What Liberty Twp. is considering to make its busiest areas safer for pedestrians

Liberty Twp. commissioned a feasibility study to ascertain whether it makes sense to make their commercial area more pedestrian friendly. Pictured here is a pedestrian bridge that could go from Cincinnati Children’s Hospital over Ohio 129 to Liberty Center.

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Liberty Twp. commissioned a feasibility study to ascertain whether it makes sense to make their commercial area more pedestrian friendly. Pictured here is a pedestrian bridge that could go from Cincinnati Children’s Hospital over Ohio 129 to Liberty Center.

The Liberty Twp. trustees have taken another step forward in their quest to create a more pedestrian friendly community, authorizing sidewalk studies for Cincinnati Dayton Road and the Liberty Way interchange over the highway.

The trustees approved contracts totalling $35,000 Tuesday to “evaluate the costs, aesthetics, funding sources and schedules” for shared use paths on Cincinnati Dayton Road from Yankee Road to Liberty Way and widening the Liberty Way bridge over Interstate 75 to include shared use paths.

“This is taking it to the next level, because we’ve seen people walking along Cincinnati Dayton Road and it’s a little unsafe to be doing that the way it’s situated now,” Trustee Christine Matacic said. “So we wanted to make it a little bit safer for the people that are walking.”

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The trustees began focusing on walkability several years ago. The first option they took to the in-depth study level was a pedestrian bridge over Ohio 129, connecting Liberty Center and the Children’s Hospital campus.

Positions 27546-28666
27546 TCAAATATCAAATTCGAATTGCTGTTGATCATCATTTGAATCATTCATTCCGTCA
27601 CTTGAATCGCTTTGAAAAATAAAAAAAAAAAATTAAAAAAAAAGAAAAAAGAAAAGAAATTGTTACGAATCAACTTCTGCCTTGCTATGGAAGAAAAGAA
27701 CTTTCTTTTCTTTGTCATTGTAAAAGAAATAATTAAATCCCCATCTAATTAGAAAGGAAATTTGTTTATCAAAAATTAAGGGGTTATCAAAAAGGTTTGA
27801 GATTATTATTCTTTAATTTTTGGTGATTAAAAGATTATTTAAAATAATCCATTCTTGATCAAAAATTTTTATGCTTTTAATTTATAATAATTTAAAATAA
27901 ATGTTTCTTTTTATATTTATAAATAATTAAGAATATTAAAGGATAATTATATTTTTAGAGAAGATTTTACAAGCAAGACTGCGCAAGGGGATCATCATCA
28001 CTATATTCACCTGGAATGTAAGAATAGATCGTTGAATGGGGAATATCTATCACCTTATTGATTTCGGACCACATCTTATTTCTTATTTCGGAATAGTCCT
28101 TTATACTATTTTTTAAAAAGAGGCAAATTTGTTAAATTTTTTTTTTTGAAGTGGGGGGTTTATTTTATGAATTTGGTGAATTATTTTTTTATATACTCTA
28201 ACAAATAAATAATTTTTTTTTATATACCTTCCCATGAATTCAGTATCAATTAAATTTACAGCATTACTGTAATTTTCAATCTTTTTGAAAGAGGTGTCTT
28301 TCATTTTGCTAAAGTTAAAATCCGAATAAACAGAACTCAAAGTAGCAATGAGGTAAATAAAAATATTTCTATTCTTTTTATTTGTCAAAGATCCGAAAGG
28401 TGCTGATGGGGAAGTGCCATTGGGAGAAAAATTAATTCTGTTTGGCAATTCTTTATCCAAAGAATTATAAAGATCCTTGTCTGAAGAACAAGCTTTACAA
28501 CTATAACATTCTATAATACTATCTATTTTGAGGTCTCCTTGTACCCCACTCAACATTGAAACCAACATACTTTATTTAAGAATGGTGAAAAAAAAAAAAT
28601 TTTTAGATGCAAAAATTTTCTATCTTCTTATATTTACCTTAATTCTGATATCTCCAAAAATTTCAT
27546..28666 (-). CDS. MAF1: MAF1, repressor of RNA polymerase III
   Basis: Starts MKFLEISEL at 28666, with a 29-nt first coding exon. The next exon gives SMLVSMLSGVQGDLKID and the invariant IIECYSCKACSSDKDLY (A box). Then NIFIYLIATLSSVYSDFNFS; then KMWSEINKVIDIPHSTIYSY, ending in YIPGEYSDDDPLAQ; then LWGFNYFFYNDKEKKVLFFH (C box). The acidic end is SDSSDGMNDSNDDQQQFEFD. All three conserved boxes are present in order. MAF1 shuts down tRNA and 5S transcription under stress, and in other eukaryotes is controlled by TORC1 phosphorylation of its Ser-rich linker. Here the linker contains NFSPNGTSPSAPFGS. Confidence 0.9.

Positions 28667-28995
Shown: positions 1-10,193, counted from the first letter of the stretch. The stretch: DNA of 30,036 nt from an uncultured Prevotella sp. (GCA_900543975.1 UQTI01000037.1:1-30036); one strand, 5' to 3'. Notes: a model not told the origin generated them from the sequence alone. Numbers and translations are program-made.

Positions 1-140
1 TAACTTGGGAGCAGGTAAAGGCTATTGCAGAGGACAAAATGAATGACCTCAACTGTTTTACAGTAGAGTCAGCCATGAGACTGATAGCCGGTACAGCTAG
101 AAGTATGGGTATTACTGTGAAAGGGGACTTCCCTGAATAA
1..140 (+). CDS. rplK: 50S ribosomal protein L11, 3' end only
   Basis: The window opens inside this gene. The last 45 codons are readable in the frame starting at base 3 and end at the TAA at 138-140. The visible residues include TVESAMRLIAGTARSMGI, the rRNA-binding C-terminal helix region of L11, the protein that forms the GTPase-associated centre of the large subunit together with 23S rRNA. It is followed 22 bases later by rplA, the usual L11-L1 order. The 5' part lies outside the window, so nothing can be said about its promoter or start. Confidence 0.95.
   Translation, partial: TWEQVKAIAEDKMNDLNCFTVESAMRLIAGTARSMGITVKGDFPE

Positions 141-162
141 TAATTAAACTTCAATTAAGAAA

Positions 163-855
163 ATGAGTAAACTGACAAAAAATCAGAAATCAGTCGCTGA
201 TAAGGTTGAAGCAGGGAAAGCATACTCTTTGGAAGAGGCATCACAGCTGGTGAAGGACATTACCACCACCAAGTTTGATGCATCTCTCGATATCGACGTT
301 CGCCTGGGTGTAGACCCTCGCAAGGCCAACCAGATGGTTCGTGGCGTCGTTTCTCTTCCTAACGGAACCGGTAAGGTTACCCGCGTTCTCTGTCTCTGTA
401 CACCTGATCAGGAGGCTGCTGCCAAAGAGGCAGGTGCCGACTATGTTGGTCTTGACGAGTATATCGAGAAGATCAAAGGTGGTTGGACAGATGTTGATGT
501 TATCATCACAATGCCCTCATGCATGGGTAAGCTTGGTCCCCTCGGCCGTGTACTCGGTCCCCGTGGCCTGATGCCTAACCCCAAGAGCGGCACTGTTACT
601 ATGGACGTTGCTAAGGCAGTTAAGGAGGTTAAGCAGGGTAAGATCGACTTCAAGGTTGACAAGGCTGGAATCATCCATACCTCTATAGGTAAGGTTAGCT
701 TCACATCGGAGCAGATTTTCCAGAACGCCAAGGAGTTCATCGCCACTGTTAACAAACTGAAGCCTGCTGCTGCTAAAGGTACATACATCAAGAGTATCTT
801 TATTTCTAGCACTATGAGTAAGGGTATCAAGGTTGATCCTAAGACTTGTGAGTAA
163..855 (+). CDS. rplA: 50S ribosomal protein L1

The cost was estimated at $3.2 million for the bridge, and trustees have been wooing private partners to pay for the naming rights.

Trustee Tom Farrell has taken the lead on recruiting investors, and he said he is still meeting with stakeholders like the hospitals, Liberty Center and others. He said some have said they’ll write a check.

“But they haven’t written them yet,” he said. “They’re very good at saying absolutely, until you say, ‘OK, now it’s time to write (a check).’ That’s what we’re doing now, all the joking is over, all the pre-work is done, now it’s time to see who wants to be a part of this township for the future and who wants to financially be a part of it.”

Farrell has said repeatedly walkability is a necessity.

“According to all of the experts, in order to have a sustainable urban design, with walkability for health, environment and economic benefits, the experts in zoning are saying that the suburb of the future, in order to be sustainable, must have these features,” Farrell said.

Board President Steve Schramm said trustees wanted to move ahead with the new sidewalk studies, especially if they can’t cull support for the bridge.

“If we can’t get the bridge over the top, then let’s at least provide walkability along the roads that are there,” Schramm said. “We’re going to keep pushing the window on that hoping we can find some outside money.”

Unlike the bridge — which trustees vowed will not not be financed with tax dollars — Matacic said she believes the township could get grant money to help pay for the sidewalk projects because there are safety issues involved.

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One of the other walkability options the township studied was a tunnel — a rough estimate is $1.4 million — under Liberty Way connecting the north side to the Voice of America Park across the street in West Chester Twp.

Neil Hughes, president of Southeast Investment Realty, the developer of the $200 million Village North mixed-use development, coming to the intersection of Liberty Way and Butler Warren Road, told the Journal-News previously he knows such a pathway would financially benefit his development so he is interested. County Commissioner Don Dixon also said a tunnel could be worthy of funding.

“We’re a stakeholder and a very interested party,” Hughes said. “We’re interested in having the conversation continue.”

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